The bull market is sucking in more capital each day, and while most institutional money is still fully focused on Bitcoin, Ethereum and company equity looking to beat the traditional market returns. The retail investor is looking for a far more aggressive ROI on their capital. Not simply content on trading your positions or HODL'ing, many investors are moving into DE-FI.
Crypto markets are still trying to establish a yield curve for Bitcoin and other tokens, and in this competitive race, platforms are spinning up almost weekly to tack additional supply to the need for yield.
Uniswap was the first to popularise DEX's, yield farming and DE-FI on-chain, and since then, we've seen several clones roll out on ETH and now onto Binance Smart Chain, TRON and other chains.
The ease of spinning up a DE-FI platform and tweaking the tokenomics to get liquidity has become the new ICO, and while rug pulls are still a considerable problem for DE-FI, another scourge continues to make the rounds in hacks. As DE-Fi smart contracts grow in value with investors dumping millions into these half baked protocols, they become a honeypot for hackers.
Hundreds of millions hacked
In 2020 it was reported that around $120 million was stolen in DE-FI hacks, and the trend continues in 2021. EasyFI that was built on Polycon/MATIC the ETH side chain was recently hacked for $80 million, Spartan on BSC was hacked for 30 million while BSC based Uranium Finance loses $50M in a recent hack. The year is not over, and we've already beat last years numbers with a total of $160 million lost in hacks.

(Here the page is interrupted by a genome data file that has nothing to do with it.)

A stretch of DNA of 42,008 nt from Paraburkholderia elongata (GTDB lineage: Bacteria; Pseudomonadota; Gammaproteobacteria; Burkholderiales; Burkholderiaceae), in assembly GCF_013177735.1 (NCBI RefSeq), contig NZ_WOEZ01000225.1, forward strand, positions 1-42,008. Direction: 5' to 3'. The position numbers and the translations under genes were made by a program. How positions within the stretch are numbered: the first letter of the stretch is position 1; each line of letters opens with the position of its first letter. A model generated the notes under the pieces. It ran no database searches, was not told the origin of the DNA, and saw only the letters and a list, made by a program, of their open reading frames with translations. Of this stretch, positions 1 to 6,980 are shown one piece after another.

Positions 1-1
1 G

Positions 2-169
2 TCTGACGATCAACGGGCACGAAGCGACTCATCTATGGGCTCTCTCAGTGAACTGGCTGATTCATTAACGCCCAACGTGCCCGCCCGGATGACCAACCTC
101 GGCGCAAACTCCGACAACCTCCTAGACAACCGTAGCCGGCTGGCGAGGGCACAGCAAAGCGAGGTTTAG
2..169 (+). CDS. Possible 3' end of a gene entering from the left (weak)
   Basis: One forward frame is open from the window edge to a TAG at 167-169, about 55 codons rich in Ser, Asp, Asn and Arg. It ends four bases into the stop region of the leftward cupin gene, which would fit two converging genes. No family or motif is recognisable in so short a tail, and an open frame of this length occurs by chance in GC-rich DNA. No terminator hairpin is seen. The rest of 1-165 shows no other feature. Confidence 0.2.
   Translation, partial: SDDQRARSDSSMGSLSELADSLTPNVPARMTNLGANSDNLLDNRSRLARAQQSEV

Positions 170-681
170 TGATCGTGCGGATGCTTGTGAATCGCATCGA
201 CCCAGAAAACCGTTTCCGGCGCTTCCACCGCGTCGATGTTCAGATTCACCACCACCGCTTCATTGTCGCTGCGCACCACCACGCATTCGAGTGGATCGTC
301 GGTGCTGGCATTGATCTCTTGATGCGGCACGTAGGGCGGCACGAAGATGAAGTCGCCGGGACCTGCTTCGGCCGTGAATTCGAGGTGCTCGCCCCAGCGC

DEFI is an awesome innovation, but we have to look at what cost it comes at, why education in the space is so low, and greed in the space is so high. People are falling for unsustainable yield curves only to be suckered into filling hackers accounts.
I also think the frequency of hacks make me feel as if there is collusion in this space and spinning up contracts with vulnerabilities is an easy way to make money for a few weeks work.
In the decentralised space, there are no regulatory bodies to step in and save you; on, you can save yourself. DEFI coins sucker you in with high yields and illiquidity to keep you holding their coins long enough to either rug pull or end up being hacked.
DE-FI at your own risk
If you are going to participate in DE-FI, be sure you either have direct contact with the founders and community, that contracts have been audited (not that this is a guarantee of security), that they have a track record of products before this, that the DE-Fi protocol's code is open source and can be audited if needed.
I believe DE-FI has a future, and there will be many variations of it as we find the best way to bridge chains and move capital more efficiently. I have experimented with DE-FI, but I am not yet totally convinced that this is a good use of my capital yet.
I would much rather focus on staking coins or borrowing out for a return. However, in the future, I think my portfolio will become more diversified as these protocols mature and we see a yield curve established that actually has some merit.
Have your say
What do you good people of HIVE think?
So have at it, my Jessies! If you don't have something to comment, "I am a Jessie."
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